Now... can you spot the logical fallacy in this statement?

Please... she's bringing back the ground game that garnered her the only 3rd place finish seen by either of the two campaigns?

Yeah... rejuvenated... bit of movement... I get it.

by zonk 2008-02-14 04:44AM | 0 recs
Re: More votes to think about

Hopefully they'll be an easy solution to Florida and Michigan. By all accounts it looks like Obama will have a large enough pledged delegate lead to seat them without a problem at the DNC without throwing his nomination into question.

If it's closer than that, though, there will have to be a compromise. The results from the January elections are imperfect but they're all we have. The end result may be something similar to what the Republicans have done: Half Florida and Michigan's delegates and give the "uncommitted" to Obama.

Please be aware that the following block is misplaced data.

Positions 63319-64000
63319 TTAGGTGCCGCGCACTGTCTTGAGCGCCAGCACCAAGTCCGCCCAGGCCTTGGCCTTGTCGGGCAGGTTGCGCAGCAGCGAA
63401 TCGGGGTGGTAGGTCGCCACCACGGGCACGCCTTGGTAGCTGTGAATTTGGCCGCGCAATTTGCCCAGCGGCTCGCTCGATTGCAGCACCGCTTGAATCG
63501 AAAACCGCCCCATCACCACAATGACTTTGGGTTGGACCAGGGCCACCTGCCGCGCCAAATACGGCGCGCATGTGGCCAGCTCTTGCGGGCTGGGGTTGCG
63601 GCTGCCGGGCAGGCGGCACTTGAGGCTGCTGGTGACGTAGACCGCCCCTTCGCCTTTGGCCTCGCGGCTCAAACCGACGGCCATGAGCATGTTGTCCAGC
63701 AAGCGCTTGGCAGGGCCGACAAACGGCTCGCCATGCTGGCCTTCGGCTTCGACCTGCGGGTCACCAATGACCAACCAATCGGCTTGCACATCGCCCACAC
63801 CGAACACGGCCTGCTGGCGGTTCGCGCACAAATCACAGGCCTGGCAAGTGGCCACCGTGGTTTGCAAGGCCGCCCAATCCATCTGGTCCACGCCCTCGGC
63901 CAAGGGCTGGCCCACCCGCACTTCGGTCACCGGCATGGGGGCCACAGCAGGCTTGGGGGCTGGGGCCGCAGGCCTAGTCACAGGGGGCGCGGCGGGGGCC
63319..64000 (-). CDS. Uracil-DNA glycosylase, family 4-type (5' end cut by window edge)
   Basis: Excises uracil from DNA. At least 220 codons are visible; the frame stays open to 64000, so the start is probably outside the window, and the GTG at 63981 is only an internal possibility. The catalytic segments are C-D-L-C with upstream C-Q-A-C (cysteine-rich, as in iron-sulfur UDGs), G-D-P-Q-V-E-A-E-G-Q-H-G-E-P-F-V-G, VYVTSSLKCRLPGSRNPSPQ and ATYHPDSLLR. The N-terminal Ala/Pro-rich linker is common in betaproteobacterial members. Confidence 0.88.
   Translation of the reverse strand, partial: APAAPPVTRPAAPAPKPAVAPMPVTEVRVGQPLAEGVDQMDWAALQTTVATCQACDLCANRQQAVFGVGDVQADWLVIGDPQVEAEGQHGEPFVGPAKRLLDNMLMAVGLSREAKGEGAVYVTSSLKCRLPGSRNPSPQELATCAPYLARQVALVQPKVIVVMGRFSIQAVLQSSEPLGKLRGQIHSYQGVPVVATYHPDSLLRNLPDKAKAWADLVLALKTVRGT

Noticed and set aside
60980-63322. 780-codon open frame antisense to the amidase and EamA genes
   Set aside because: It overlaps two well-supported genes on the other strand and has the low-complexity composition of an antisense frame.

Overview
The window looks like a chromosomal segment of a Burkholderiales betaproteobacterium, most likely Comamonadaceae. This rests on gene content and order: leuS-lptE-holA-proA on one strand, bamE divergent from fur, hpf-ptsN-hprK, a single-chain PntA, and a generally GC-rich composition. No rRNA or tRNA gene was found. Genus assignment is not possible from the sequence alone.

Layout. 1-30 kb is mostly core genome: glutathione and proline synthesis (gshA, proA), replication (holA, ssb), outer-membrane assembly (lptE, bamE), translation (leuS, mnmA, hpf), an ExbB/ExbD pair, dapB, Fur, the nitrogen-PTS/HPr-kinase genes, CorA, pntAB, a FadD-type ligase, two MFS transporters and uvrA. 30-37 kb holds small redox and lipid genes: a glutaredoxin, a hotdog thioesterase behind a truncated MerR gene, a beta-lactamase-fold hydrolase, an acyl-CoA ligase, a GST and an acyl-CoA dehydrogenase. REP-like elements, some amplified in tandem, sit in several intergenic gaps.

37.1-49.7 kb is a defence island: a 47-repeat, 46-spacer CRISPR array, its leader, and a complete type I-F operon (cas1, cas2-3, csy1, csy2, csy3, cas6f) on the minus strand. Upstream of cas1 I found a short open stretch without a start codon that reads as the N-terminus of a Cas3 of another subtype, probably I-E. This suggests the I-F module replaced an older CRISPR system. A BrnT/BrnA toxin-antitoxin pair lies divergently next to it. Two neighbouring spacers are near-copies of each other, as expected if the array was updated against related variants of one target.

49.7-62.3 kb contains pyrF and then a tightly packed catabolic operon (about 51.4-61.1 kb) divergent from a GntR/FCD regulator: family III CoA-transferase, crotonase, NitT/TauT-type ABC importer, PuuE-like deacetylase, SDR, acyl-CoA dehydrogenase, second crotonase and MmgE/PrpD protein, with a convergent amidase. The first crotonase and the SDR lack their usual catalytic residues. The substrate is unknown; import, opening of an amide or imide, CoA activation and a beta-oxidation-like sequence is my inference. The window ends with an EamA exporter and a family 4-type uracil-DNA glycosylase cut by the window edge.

by Kal 2008-02-13 05:43PM | 0 recs
Re: More votes to think about

I doubt that happens in Michigan for one simple fact - that Edwards still would've garnered a decent amount of votes, particularly at that point in time.

While I am a HRC supporter, the easiest solution for Florida is to halve the total delegates and split it proportionally based on the vote.  This saves the DNC while not disenfranchising folks.  That's something the DNC should get on now - rather than making themselves a bigger mess down the line.

I have no idea about Michigan.  There's no easy way to do things.  Simply saying uncommitted to Obama would be unfair due to Edwards standing at the time.  I think the most likely scenario that would save the DNC is to simply halve the delegates and grant them to HRC.  That way, she doesn't have the bulk of the delegates, so it's impact is minimized.  There's no simple solution about it.  You can't simply overlook the dynamics of the situation at the time (the 3-way race).

I think those two scenarios are probably the best way for the DNC to save face without giving McCain a strong point to attack on.  The issue of disenfranchisement can often play bigger than any policy thrown out there.